After two days of relative failure, I was desperate for a pick me up. Something to justify what had so far just been a very expensive theme park trip. Since I’d been wanting to do a few of the Islands before I left, I decided to do Moreton Island with Sunrover Tours today, although I’d had some risky messages that suggested it might not be happening.
Thankfully, nothing came of it and today’s trip was going ahead. At 7am I was picked up outside Roma Street Transit Centre by a 4×4 and our guide Ward. He was a Nurse by day, and a part time guide by any day he wasn’t a Nurse. A very interesting guy, and eager to show us around Moreton. After a miscommunication pickup, we headed out of Brisbane and towards the ferry crossing. It took about an hour to get there, and eventually we were off.
The other’s on the trip consisted of a Korean couple, a German couple (whose English was impeccable), and 2 French girls who had met on their travels. Thankfully, our English (or other languages) were good enough that everyone could talk to each other.
I had my finger’s crossed that it would be an easy crossing as I really didn’t think I could take another rocky boat ride. Thankfully those prayer’s were answered – the ferry is large and the ocean is pretty quiet, so the trip was calm. I was even able to read and eat, and maintain a conversation with Ward without keeping my eyes on the horizon.
Moreton Island is a World Heritage Site, and has no paved roads. Everyone is reliant on a one way system of roads carved from soft sand. The sand was once mined on on the island, before it was abandoned and the area became ‘The Desert,’ a vast expanse of sand dunes surrounded by lush forest.
You rub one side of the wood board with wax for friction, raise up the front edge and kick yourself off a dune. It’s like sledding, only the snow is warm, gets everywhere and is slightly less comfortable to crash in! It’s an awful lot of fun, with the biggest issue being having to climb back up the hill in order to go again – which takes significantly longer than it does to get down.
As it happens, the most attempts I manage are 3 1/2 (run out of wax on the board mid way through my last run and sort of stop) before we see hoards of school children heading for the dune and decide to hit our next stop. This involves more rumbling and struggling through soft sand (this is why you do tours if you don’t have a four wheel drive car for Moreton!), we break out onto one of the longest and flattest beaches I’ve ever seen.
It goes on for miles, but there’s barely a flaw in the sand, we even manage to catch site of whales in the ocean as its flat enough to spot them. Cars are driving in both directions with space to spare, although we all have to look out for roads and signs, as they’re pretty tiny and very easy to miss.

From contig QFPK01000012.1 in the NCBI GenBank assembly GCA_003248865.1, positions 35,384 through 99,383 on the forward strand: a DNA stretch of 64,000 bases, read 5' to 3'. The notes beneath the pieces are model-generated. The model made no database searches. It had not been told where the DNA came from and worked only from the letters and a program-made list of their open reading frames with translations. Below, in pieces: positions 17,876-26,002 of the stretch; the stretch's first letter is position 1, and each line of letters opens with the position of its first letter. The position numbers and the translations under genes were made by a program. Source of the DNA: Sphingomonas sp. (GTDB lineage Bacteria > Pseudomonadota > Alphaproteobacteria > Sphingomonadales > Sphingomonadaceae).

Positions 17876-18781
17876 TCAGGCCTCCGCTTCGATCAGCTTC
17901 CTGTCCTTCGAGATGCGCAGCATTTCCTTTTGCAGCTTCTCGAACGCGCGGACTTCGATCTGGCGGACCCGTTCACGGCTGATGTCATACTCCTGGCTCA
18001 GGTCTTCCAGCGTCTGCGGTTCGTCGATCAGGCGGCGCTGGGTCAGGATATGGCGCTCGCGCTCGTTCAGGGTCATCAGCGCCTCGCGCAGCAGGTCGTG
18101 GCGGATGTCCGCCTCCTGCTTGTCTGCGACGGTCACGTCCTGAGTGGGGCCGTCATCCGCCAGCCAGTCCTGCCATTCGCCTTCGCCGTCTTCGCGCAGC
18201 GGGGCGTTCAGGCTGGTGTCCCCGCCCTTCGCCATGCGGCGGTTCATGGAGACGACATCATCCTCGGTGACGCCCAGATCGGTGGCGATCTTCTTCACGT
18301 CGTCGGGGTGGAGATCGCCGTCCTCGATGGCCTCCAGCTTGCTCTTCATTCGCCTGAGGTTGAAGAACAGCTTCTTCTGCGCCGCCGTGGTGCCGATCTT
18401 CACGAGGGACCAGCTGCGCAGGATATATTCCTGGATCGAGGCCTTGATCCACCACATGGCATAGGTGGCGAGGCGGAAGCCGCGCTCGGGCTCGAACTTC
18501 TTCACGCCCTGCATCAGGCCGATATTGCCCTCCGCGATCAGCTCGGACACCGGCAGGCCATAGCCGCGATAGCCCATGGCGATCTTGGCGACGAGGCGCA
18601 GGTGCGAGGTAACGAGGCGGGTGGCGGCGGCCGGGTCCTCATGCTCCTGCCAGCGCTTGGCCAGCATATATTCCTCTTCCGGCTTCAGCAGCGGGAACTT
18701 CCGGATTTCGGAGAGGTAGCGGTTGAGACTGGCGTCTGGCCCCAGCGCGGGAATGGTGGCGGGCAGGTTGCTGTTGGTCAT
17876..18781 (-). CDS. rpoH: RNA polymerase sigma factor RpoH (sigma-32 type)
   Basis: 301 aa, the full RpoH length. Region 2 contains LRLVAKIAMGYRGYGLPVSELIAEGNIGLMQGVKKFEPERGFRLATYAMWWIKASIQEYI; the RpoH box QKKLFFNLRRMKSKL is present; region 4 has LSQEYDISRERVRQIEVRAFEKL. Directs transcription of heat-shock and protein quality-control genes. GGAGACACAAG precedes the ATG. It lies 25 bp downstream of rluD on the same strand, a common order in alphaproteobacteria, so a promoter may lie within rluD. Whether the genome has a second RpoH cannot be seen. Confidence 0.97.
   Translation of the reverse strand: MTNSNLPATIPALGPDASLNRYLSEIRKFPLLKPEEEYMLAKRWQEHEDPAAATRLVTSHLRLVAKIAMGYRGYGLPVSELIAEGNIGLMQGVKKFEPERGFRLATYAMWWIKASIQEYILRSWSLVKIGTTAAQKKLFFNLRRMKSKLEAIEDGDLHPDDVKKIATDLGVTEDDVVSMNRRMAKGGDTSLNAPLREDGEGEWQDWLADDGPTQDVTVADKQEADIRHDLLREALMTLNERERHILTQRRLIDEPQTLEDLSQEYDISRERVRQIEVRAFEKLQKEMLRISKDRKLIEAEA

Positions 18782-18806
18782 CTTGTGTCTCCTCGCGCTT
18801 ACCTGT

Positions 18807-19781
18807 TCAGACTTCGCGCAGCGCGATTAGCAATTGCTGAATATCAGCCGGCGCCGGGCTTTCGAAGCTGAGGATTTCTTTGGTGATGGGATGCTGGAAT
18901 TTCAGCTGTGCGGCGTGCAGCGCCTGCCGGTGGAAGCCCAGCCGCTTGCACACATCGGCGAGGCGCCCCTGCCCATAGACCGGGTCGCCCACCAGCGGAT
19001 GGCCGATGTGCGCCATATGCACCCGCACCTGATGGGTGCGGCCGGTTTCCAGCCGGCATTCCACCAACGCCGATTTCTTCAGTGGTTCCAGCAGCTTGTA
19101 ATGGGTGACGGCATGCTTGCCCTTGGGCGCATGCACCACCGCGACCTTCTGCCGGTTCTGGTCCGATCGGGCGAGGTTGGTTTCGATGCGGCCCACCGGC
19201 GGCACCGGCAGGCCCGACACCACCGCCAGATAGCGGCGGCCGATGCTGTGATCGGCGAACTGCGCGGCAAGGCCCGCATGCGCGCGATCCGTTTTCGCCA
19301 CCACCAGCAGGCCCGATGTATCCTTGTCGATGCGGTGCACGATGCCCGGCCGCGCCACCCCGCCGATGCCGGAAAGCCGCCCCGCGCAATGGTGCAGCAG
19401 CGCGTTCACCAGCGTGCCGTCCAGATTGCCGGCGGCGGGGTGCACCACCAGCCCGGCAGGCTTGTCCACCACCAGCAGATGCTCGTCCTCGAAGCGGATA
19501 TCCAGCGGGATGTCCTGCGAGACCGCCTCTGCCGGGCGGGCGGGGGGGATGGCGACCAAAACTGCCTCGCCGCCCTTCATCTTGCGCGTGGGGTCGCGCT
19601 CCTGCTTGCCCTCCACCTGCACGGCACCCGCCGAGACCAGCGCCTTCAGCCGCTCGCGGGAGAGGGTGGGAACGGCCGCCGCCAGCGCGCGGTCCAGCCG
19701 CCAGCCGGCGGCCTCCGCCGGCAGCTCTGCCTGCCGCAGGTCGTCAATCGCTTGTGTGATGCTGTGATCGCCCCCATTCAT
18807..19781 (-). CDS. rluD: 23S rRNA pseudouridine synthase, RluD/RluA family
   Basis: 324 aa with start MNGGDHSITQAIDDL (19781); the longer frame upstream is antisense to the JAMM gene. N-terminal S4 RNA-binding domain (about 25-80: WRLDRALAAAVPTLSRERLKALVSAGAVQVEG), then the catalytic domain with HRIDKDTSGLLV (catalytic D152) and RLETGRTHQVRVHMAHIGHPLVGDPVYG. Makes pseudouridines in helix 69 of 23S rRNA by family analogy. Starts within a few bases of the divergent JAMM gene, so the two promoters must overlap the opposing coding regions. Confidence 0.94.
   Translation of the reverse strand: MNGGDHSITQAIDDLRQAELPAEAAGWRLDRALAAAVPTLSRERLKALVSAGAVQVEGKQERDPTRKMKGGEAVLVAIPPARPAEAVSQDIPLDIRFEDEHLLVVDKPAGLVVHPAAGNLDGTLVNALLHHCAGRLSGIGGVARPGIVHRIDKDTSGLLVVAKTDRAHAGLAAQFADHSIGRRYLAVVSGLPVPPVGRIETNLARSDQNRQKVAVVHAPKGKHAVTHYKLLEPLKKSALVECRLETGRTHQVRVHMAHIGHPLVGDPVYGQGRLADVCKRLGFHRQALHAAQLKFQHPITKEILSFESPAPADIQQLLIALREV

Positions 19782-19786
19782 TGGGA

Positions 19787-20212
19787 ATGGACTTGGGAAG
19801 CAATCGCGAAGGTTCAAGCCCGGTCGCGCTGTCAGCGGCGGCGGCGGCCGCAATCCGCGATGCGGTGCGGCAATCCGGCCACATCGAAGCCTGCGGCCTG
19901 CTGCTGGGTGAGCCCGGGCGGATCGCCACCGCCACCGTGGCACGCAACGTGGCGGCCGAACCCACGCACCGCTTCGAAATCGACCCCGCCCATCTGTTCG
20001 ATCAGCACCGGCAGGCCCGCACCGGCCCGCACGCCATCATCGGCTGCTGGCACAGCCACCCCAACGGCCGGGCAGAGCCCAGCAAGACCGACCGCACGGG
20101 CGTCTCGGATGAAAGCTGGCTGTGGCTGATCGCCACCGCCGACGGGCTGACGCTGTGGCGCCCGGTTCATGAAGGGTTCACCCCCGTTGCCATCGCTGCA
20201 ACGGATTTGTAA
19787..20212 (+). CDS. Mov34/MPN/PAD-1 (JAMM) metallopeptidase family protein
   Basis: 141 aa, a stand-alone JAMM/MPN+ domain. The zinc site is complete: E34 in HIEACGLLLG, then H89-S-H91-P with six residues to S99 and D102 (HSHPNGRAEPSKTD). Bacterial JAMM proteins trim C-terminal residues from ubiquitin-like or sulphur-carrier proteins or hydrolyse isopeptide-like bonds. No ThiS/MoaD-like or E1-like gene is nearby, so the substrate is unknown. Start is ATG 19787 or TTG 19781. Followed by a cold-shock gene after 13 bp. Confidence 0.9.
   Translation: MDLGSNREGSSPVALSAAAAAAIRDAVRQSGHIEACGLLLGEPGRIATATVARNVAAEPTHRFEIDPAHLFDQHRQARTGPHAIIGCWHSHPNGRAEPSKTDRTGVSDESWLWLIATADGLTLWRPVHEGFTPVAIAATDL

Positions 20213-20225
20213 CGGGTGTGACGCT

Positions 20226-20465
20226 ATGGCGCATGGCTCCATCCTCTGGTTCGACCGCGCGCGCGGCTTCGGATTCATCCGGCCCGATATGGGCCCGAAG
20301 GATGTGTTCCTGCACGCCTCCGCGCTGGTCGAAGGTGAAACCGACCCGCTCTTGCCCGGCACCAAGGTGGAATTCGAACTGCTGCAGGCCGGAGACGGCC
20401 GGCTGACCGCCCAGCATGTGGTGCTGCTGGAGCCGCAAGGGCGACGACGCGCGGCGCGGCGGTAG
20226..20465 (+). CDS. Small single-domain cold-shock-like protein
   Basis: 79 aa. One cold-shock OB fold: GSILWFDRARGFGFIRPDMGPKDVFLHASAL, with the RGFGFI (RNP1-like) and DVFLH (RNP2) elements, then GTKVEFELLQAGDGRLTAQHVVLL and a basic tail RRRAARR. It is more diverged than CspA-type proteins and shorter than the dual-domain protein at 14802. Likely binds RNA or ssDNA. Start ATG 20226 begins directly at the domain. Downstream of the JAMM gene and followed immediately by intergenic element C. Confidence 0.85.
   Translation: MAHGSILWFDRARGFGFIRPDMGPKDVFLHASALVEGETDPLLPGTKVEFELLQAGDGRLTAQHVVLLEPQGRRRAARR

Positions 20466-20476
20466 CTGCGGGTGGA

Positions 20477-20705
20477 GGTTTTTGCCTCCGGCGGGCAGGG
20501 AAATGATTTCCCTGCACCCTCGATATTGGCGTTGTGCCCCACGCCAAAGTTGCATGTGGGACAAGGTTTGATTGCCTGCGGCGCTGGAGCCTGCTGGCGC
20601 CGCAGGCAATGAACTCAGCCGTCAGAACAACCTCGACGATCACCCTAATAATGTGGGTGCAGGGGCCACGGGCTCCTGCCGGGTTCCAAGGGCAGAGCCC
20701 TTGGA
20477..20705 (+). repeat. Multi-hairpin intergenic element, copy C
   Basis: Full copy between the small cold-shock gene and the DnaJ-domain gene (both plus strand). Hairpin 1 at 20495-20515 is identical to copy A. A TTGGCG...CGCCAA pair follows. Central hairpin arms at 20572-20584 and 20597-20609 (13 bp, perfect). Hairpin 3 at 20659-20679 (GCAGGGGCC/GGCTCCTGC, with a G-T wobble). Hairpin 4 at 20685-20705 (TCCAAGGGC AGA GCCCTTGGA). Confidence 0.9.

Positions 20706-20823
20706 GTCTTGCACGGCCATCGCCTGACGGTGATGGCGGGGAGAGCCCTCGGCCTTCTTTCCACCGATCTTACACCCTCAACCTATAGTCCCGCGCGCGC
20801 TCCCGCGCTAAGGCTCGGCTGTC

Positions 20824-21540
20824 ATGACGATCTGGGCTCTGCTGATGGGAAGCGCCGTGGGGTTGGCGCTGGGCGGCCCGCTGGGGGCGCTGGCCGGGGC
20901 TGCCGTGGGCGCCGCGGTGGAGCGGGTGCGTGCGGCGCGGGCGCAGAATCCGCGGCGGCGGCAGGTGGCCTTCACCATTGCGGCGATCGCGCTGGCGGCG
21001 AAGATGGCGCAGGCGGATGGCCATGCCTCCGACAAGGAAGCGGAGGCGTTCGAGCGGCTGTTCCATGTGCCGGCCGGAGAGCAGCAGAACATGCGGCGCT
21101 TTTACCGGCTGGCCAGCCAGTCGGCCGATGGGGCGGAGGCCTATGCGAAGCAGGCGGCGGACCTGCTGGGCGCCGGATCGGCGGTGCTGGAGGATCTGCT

The next stop is a different beach, home to the Champagne Pools – small pools of water with a natural breaker in the form of rocks, which create this incredible wave effect (the kind that if the rocks weren’t covered in rather painful surfaces and the force of the waves wasn’t what it was, would have me re-enacting that scene from The Little Mermaid). I strip to my swimsuit, followed by Ward and one of the French girls, and enjoy the (freezing but refreshing) water and wave cascades.
We were supposed to check out the Lighthouse after this, but Ward struggled to find it thanks to the bad signs and one way system, so after a few wrong turns it was given up as a lost cause and headed to our next stop, the Blue Lagoon.
This is a large freshwater lake, composed entirely of rainwater. It’s a very beautiful place to visit, although after the pools, we were a little chilly and decided to focus more on eating lunch that going for another swim. I love fresh water for swimming, but considering our next stop, figured I’d need my energy more.
We’d been on a set time limit for each area, as the ferry comes back at a certain time and the sand roads take a while to navigate. The last stop is on Bulwer Beach, right next to where the ferry arrives. Several ships have been wrecked not far off the shore in order to create an artificial breaker and reef – a perfect place to snorkel.The couples decided to stay on the beach, but the rest of us swam out to check out the fish. The current was unfortunately against us, and it took some time to actually get to the first wreck (I managed to surprise myself by actually being the first of the three girls to make it there), and then using the current to push us along the ships.
I’m more a diver than a snorkeler, but I can certainly see the appeal. The fish were pretty used to people, so they were swimming around completely oblivious to us. My biggest issue was not letting the current crash me into the other swimmers – think I hit them a couple of times – know they managed to hit me.
We eventually had to drag ourselves out of the water, as the ferry was due to arrive in the next half hour. While Ward returned the equipment, and I got changed in a nearby toilet while we played in the sand and waited for the ferry.
According to the grapevine, the ferry had run an additional trip, and would be coming back later than usual. This came as a surprise to everyone, especially as we’d heard the woman at the morning ferry warning us when our boat back would be. Everyone ended up snacking on the remains of lunch (cookies and apples), and squealing at adorable staffies (seriously, one was in the passenger seat of a truck and was being insanely cute), before the ferry finally arrived a good hour and a half later than expected – and leaving everyone wondering if this amount of cars would actually make it on. Was a little touch and go, but seemed to succeed.
It wasn’t quite the trip I wanted, but at least Moreton Island let me end my trip away on a high.